Copyright 2017 by Richard O. Aichele & Information Works Inc.
Missing In Action
Millions Of Men Were Sent to the Great War's Western Front Battlefields.
This is a tribute to the hundreds of thousands of soldiers who disappeared in the explosions and mud.
"For the last half hour our men watched and held themselves ready while the screeming of the shells grew wilder and the roar of the bursts quickened into a drumming. .. The moment had come. Then for one wild confused moment they knew that they were running towards that unknown land which they could see in the dust ahead. For a moment, they saw the parapet with the wire in front of it, and began, as they ran, to pick out in their minds a path through the wire. Then, too often, for too many of them, the ground they were crossing flew up in shards and sods and gleams of fire from the enemy shells, and those runners never reached the wire, but saw, perhaps a flash and the earth rushing nearer and then saw nothing more at all, forever and forever and forever."
That small event at the Somme in July 1916 described by JohnMasefield, an English writer, had been preceded by days of English heavy artillery bombardment of the German trenches on the other side of No Man's Land as the English infantry waited for order to attack. The soldiers on both sides were fighting on and for a wartorn usually barren landscape as they lived in trenches and underground bunkers only hundreds of yards apart from each other. Between them was No Man's Land crossed only when one side attacked the other after subjecting the other side's defenders to artillery bombardments.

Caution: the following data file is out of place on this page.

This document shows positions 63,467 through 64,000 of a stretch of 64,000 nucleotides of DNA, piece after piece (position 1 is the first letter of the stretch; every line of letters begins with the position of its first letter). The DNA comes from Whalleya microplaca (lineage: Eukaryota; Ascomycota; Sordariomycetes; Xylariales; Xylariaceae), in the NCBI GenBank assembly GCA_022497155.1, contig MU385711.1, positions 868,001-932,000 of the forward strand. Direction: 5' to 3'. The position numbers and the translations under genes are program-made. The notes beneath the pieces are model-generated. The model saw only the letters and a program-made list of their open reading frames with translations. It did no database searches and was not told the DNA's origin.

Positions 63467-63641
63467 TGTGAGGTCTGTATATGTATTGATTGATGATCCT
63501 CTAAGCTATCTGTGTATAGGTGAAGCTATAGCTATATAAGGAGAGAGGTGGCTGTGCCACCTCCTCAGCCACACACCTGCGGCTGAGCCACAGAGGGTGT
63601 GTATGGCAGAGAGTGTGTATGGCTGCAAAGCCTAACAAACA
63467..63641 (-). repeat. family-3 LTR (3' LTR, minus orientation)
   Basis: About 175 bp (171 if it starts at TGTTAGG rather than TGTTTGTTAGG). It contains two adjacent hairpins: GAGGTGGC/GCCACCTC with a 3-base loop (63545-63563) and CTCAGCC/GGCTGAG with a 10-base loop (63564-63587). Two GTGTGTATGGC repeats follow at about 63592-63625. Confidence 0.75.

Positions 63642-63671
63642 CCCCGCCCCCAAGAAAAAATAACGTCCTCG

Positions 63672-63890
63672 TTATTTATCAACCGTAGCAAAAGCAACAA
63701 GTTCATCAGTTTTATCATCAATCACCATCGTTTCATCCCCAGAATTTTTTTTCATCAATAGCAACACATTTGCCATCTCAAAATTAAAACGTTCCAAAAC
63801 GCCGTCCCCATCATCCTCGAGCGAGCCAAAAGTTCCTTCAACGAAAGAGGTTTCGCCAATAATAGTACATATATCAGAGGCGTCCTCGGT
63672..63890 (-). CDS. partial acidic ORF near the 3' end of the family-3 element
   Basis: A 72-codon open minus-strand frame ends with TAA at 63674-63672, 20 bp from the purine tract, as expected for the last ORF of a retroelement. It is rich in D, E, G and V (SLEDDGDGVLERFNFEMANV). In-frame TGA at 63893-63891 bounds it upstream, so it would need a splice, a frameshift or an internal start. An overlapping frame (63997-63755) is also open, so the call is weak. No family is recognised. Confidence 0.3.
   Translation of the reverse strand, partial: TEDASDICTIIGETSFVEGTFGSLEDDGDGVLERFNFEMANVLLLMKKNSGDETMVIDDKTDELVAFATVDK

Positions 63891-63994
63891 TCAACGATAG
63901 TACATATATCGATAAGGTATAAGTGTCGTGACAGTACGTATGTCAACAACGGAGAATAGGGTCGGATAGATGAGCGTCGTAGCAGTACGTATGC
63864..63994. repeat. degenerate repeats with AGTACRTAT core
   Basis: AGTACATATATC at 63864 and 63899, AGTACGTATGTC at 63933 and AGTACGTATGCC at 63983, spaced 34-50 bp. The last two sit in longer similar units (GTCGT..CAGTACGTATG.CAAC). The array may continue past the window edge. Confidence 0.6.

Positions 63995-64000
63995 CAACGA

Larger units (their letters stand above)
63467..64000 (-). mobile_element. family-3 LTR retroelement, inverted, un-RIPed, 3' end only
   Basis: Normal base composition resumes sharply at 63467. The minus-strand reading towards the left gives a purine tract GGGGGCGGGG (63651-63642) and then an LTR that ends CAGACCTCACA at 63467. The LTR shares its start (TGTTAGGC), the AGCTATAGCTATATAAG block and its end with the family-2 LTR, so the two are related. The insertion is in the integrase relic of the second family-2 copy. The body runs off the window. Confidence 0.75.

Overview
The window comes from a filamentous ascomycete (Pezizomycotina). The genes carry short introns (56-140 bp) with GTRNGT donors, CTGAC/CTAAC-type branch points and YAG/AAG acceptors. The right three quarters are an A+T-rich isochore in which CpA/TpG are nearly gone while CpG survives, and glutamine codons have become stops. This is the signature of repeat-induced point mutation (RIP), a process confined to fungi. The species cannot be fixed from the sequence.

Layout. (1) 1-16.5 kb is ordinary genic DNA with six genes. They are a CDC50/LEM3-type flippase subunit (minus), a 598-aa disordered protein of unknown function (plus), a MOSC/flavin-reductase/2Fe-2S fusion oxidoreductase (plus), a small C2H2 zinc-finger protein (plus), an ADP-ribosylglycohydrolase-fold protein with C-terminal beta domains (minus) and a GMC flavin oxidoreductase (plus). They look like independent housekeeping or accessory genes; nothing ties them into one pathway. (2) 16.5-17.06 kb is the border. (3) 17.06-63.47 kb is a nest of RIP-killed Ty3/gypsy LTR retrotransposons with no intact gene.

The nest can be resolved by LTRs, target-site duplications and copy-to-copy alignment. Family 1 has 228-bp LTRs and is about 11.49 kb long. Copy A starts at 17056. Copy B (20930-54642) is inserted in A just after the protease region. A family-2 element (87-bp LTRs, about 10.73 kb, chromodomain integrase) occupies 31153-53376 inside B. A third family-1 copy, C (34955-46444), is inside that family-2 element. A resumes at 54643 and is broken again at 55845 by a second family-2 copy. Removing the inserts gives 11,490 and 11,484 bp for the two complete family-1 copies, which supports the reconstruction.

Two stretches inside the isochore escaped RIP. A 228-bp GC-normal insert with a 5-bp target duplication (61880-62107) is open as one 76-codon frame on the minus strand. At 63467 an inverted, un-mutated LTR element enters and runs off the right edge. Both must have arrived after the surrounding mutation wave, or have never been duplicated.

It was scene was repeated millions of times during the years 1914 to 1918. They were German, French, English, Austrian, Belgian, Canadian, Australian, New Zealand, Italian and later American soldiers on both sides who fell as bullets and explosions ravaged the ground and everything on it. Recovery of wounded soldiers who initially survived in No Man's Land was rarely possible. Recovery of bodies was unlikely. Masefield described a typical scene in the Somme: "The bodies of two English soldiers were buried and then unburied by the rain as they lay in No Man's Land outside the English wire in what was one of the lonliest places in the field...They are among many English graves marked hurriedly by the man's rifle thrust into the ground." The hundreds of thousands never recovered simply became a part of the battlefields' earth.
If possible, the dead were buried by their comrades in field graves or field cemetaries. Behind the Front Line, the burials in times of warfare quiet times far enough behind the front trench line shellings. This Wurttembergishe 49th Feld Artillery Regiment burial photo of a deceased German Army soldier surrounded by his fellow soldiers is one example. Within hours, enemy artillery shells could have been turning up the earth again.
(Right) A warfront cemetary for soldiers of the Wurttembergishe 185th Feld Artillery Regiment after fighting in the Champagne Region. Drawn by the German Army artist Erwin Aichele.
In 1924, eight years after the Battle of Verdun the American journalist and war correspondent Webb Miller went to the Verdun battlefields and wrote this article: /p>
"I visited a grizzled French priest who lived on the summit near Fort Vaux. He had dedicated his life to gathering bones which he placed in a temporary mortuary. There I saw piles of skulls with great jagged shrapnel holes, shattered arm and leg bones, and bits of skeletons, all of which he had collected. They were to be placed in fifteen huge caskets, one for each of the fifteen sectors of the battlefield. Each casket in turn would represent thousands of unknown soldiers. The caskets were to be placed in a huge memorial which the French were constructing on the hills.".